Despite all the predictions that NATO expansion would sail through the Senate like a slam-dunk, the Senate is likely to adjourn this week without a ratification vote. True, the delay is largely due to the refusal by the majority leader, Trent Lott, to let NATO expansion come up for a vote while Democrats were filibustering a Republican education bill. But it is also true that the more the Senate debates the NATO issue, the more senators actually focus on it, and the more they ask the central question to which the Clinton team has never given a satisfactory answer: "Why are we doing this now?"
Senators, you're not alone. Why are we doing this now?If you ask conservative supporters of NATO expansion, they are at least honest about their ends. They want to expand NATO because they are anti-Russian and they want to contain Russia every bit as much as they wanted to contain the Soviet Union. For them, there is no real difference. The conservatives believe that the United States won the Cold War and is entitled to reap the fruits, which means expanding NATO all the way from its present borders up to the Russian border, including the three Baltic States: Latvia, Lithuania and Estonia.
Personally, I thought we fought the Cold War not to contain Russia but to change Russia - so Moscow could really work with the United States in reducing both countries' nuclear arsenals, stemming weapons proliferation and confronting rogue states. I thought the real fruit of the Cold War would be to have a Russia that cooperates with us on our post-Cold War agenda. That would require investing in Russian democracy. But conservatives would rather enjoy the psychic pleasure of having the Czechs in NATO, rather than the real advantages that could come from a transformed Russia.
But where conservatives are not being straightforward is about their means. They want NATO to go all the way to the Baltic-Russian border, but America's European allies are dead against that, because they know it would be a provocation to Moscow.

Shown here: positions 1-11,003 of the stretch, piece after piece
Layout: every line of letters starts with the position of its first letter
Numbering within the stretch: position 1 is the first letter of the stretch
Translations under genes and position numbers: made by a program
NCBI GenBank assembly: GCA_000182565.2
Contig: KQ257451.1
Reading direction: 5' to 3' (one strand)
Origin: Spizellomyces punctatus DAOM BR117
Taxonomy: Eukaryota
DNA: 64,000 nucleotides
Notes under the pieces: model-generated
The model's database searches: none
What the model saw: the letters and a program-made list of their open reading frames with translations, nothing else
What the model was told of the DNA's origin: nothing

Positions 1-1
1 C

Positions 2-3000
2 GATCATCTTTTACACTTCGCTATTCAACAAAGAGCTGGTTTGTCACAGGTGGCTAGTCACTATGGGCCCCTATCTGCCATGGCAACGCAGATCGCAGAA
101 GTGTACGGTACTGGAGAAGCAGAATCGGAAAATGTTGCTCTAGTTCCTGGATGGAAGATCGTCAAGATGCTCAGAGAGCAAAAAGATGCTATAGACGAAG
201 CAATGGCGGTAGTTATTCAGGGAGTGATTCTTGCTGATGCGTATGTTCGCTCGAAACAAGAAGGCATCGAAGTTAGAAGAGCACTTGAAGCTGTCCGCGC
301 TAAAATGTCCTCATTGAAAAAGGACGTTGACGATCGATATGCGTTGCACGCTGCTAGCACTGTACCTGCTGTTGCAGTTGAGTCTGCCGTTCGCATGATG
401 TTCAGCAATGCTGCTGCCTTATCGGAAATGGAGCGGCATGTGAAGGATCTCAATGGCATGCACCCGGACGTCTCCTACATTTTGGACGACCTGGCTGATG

As for the liberal expansionists, they are dishonest about their ends and their means. NATO expansion isn't anti-Russian, they aver. The alliance is being expanded simply to consolidate democracy in Europe and to enable NATO to better confront post-Cold War threats. Oh, really? You mean like Saddam Hussein? He's the epitome of the new post-Cold War, and when it came time to confront him, one NATO ally - one - Britain, was ready to fight with the United States. The others sent nurses and gas masks. Thanks a lot.
"NATO expansion is the equivalent of the Gulf of Tonkin Resolution that authorized the war in Vietnam," says the Johns Hopkins foreign policy expert Michael Mandelbaum. "Like that commitment to Vietnam, if NATO expansion is launched we will be unable to go backward, because we can't expel these countries; unable to go forward, because the Europeans are not ready to expand NATO to the Russian border; and unable to stay where we are, because we have vowed to expand NATO to the Russian border and not to do so would be to draw a new dividing line in Europe."
One can only hope that more senators will see this too. Because if they vote for NATO expansion, there is no bridge to cross later, there is no cost-free rest stop along the way. There is only a car with no brakes on a slippery slope to trouble.
New York Times News Service